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  1. #1
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    Default Vehicle Numbering System

    Is there a vehicle numbering system out there that is uniform across the country? Our area is looking at changing the vehicle numbering system and I am looking for some input. It seems that what I have found is there is no uniformity in the way we number our vehicles in the fire service. Thanks


  2. #2
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    Our's are 90x - 906, 908, and 909 are engines, 907 is our truck... I can't say I know if there's any rhyme or reason to it.

  3. #3
    Forum Member RLFD14's Avatar
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    It is admirable to try to develop a uniform system, but choose wisely, as logical schemes almost always have inherited flaws which might cause confusion and require a new system again in the future. No one likes change.

    Here are a couple systems I have been exposed to....

    1. District-Type-Unit Number

    Each district in the area (county, association, etc) is assigned a number. Then each vehicle type is assigned a number, then each vehicle is numbered. For example, Metropolis is district 1, Gotham City is District 2, Sim City is District 3. All Engines are type 1, Ladders type 2, Ambulances type 3, Utilities type 4, Command units type 5.

    Thus "Gotham City Engine 4" becomes "214". "Metroplis Utility 6" becomes "146". "Sim City Ladder 5" becomes "325". This cuts way down on syllables spoken over the air and eases radio traffic, and you can tell everything you would want to know about a unit simply from its number. Sidenote: Where I came from there was of course an "Engine 1" in "District 9", thus the unit number was fittingly "911".

    This system can manage if there are more than 10 districts OR more than 10 of a particular type of unit in a district, but not both. If more than 10 districts, then when you hear a 4-digit unit number you know that both the first numbers refer to the district (District 16 Ambulance 2 would be 1632). If more than 10 like-units in a district, then when you hear a 4-digit unit number you know that both the last numbers refer to the unit number (District 8 Ladder 14 would be 8214). If you have 10+ districts AND 10+ like-units somewhere, you can decode a five digit number but you can't be sure how to break up the four digit unit numbers (is "1312" District 1 Ambulance 12, or is it District 13 Engine 2?)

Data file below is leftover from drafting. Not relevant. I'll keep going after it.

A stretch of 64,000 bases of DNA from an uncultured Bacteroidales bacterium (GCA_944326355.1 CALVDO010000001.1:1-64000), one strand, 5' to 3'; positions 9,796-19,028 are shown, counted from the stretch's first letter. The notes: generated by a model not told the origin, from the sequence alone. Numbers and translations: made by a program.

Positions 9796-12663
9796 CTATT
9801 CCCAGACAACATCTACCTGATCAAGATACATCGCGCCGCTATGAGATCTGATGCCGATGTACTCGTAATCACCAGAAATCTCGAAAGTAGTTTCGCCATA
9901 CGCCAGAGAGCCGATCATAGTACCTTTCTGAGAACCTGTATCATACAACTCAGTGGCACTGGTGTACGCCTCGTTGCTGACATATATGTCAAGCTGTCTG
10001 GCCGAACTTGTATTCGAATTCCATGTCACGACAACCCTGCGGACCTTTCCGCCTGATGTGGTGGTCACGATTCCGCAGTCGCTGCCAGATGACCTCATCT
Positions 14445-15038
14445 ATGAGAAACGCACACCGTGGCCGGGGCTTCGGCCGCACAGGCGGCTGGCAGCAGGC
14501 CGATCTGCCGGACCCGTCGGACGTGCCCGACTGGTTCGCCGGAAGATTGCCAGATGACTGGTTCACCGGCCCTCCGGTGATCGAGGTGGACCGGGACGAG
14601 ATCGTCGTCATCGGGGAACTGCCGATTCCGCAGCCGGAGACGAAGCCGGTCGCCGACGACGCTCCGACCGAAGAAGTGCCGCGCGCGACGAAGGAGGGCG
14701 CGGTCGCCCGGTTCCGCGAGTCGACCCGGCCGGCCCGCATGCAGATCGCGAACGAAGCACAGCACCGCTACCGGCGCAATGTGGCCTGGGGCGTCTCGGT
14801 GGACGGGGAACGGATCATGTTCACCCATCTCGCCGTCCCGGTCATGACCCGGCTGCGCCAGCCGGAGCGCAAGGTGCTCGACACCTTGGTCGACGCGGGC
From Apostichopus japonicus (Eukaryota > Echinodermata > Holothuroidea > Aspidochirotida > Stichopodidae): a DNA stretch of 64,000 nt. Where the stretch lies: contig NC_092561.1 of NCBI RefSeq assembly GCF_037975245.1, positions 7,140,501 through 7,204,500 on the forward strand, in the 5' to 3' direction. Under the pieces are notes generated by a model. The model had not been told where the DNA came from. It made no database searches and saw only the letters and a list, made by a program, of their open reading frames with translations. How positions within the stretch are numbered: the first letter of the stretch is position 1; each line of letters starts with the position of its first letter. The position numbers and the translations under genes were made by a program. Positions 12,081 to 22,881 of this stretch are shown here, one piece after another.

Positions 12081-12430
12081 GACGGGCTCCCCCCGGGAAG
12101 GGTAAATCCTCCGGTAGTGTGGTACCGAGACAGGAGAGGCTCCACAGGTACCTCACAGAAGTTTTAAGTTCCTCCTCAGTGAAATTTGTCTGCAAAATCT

2. Station Number-Unit Number

    Each Unit's number is its station number followed by its unit number based on how many of that type of unit is based at that station, but its municipal affiliation is not included in the unit's actual number as in the previous scenario.

    Smallville Station 1 has two engines, a ladder and an ambulance. They are Engine 11, Engine 12, Ladder 11, Ambulance 11.

    Smallville Station 2 has three engines, a ladder, an ambulance, a command unit and a grass rig. They are Engine 21, Engine 22, Engine 23, Ladder 21, Ambulance 21, Command 21 and Grass Rig 21.

    Since this system does not include municipality name, they need to state their name accordingly when on MA, as Smallville Engine 21 could end up on the same scene as Twin Peaks Engine 21 (both rigs being their respective home district's first engine out of their respective Station 2's).

    ------

    Having just banged out this too-long response..... whatever you do, keep it as simple as possible. The idea is to simplify, not complicate. Fix what's broken only if it is really broken, and go no further.
    Last edited by RLFD14; 05-12-2006 at 09:29 AM.
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    We just changed to go with a large % of the area
    Ours is a 3 part system
    1st number is the town 6 Winfield
    2nd number is the station 1
    3rd is the resource 0 MICU, 1 Engine, 7 Ladder

    so 611 is station 1 engine 621 station 2 engine 610 station 1 medic

    I don't like it but it isn't for me to like or dislike it just use it.
    For me I don't like the possible confusion during auto aid calls.